Friday, March 11, 2016
BMI Thinks ESPN Should Pay for Ambient Music At Venues
The Hollywood Reporter.
Although some might assume that the airing of such background music constitutes "fair use" — see for example ABC's 1978 legal victory over a song played by a band at a televised parade — determining fair use is a case-by-case process that depends on the specific facts at issue. Thus, BMI says a blanket license that covers incidental and ambient uses is "particularly important."
According to a court filing made by BMI on Tuesday, "Advertisers place a premium on live sporting events ... and ambient stadium music is a critical component of the broadcast that allows ESPN to attract viewers by making them feel like they are sitting in the stadium cheering on their favorite team."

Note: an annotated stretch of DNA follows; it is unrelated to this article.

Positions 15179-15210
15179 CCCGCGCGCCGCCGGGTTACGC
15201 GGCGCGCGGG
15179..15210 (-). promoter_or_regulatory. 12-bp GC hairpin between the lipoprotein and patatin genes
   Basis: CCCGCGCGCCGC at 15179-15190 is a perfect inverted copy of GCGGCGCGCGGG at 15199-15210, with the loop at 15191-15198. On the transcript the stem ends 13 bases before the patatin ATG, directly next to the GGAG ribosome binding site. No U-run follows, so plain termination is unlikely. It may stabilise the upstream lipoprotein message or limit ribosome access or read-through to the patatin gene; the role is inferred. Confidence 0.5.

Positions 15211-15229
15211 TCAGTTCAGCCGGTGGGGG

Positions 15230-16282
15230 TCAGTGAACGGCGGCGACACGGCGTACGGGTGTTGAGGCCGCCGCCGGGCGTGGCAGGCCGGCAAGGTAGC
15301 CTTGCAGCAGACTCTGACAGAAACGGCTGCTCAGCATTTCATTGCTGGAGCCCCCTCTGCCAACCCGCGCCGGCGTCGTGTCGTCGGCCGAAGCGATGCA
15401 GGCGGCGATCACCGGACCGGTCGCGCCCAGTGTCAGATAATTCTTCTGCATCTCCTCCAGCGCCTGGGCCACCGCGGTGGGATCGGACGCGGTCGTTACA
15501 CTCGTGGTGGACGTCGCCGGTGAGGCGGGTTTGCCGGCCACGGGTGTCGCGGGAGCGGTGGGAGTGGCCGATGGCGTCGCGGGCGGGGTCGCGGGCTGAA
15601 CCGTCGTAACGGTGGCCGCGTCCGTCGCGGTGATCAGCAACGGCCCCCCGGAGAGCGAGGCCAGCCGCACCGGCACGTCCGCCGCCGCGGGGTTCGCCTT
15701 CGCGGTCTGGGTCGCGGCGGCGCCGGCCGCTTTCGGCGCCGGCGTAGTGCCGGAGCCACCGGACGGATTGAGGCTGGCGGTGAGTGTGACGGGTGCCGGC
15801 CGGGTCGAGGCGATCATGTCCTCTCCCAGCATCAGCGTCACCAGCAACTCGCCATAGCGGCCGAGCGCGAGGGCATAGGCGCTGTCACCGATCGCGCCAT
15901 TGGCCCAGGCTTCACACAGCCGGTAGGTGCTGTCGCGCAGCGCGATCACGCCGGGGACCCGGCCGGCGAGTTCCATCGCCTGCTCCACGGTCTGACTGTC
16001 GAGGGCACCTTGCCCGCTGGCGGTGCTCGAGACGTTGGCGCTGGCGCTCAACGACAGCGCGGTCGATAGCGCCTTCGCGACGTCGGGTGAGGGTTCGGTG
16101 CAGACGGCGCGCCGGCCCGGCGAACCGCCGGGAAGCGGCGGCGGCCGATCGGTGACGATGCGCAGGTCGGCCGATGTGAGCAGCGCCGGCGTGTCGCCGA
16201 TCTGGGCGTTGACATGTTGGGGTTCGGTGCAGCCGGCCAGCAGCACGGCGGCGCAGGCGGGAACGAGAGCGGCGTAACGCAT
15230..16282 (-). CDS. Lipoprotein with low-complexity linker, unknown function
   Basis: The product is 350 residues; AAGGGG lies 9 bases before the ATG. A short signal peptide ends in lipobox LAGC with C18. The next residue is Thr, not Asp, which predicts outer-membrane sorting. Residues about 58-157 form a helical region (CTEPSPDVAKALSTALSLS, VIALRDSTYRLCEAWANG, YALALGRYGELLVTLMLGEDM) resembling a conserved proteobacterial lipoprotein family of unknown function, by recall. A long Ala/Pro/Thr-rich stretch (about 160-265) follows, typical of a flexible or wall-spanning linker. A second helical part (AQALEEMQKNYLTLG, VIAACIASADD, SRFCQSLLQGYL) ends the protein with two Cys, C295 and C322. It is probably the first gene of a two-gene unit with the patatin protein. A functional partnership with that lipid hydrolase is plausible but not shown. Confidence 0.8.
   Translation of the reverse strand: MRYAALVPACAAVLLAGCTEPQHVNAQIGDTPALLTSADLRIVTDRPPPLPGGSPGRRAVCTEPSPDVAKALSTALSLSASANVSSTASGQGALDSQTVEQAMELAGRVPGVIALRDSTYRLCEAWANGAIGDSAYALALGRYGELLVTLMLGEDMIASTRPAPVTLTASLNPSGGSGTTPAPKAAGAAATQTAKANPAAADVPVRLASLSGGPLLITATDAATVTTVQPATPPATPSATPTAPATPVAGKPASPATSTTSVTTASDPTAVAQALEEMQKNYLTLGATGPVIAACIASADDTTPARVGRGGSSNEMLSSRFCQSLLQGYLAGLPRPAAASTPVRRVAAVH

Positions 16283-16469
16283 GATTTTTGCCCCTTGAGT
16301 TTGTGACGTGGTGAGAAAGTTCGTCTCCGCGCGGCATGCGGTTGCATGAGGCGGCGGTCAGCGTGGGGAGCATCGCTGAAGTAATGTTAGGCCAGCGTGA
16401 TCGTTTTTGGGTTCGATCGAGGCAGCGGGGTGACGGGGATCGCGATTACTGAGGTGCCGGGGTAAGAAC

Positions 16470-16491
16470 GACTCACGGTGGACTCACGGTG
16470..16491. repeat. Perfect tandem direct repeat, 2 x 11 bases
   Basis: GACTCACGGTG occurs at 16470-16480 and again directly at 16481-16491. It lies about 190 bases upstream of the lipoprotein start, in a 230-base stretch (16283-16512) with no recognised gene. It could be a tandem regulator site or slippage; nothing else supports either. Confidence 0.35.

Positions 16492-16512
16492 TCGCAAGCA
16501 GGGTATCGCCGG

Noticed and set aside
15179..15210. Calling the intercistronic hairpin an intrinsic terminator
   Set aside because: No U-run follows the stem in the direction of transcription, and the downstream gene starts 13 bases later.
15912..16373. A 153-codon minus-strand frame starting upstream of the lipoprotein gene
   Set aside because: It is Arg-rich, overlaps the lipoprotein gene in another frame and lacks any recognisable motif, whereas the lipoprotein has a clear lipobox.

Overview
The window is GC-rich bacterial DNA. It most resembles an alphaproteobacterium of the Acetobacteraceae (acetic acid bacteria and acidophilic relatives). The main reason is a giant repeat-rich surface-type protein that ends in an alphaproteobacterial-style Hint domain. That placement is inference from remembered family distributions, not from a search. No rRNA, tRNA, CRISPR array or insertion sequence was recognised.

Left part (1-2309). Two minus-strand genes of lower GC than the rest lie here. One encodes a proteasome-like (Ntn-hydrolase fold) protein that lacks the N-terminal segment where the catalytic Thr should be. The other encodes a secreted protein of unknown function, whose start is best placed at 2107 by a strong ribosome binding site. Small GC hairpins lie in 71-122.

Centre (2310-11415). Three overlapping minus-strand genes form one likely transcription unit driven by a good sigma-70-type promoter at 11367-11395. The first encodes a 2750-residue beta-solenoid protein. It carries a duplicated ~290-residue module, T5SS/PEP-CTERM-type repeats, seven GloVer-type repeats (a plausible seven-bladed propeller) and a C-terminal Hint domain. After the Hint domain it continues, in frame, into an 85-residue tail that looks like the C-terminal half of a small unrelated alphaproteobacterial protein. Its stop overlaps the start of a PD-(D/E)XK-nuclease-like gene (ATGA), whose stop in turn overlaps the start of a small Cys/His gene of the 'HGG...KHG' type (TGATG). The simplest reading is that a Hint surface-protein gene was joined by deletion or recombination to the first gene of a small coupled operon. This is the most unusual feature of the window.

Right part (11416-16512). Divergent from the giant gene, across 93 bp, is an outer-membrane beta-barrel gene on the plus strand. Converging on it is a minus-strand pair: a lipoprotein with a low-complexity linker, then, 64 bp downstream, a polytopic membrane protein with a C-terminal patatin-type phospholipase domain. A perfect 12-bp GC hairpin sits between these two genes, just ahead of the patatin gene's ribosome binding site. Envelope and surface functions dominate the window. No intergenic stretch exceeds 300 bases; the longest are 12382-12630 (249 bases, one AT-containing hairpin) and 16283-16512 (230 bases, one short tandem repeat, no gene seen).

The argument aims to rebut ESPN's attempt to get a break on royalty payments that could amount to about $15 million per year.
Last month, ESPN kicked off this rate-setting proceeding by talking how it "unlike typical television networks ... acquires music rights through direct licenses."
ESPN still wanted a blanket license that would allow it to use BMI's catalog of approximately 10.5 million published songs, but thought the royalty rate should bear some proportional relationship to the amounts it directly paid songwriters and other publishers. "To date, BMI has refused to quote license fees to ESPN for the License Period that bear any such relationship and instead has insisted on license fees that completely ignore the best available evidence of the value of public performances of music on ESPN," states a petition.
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Posted 3:16:00 AM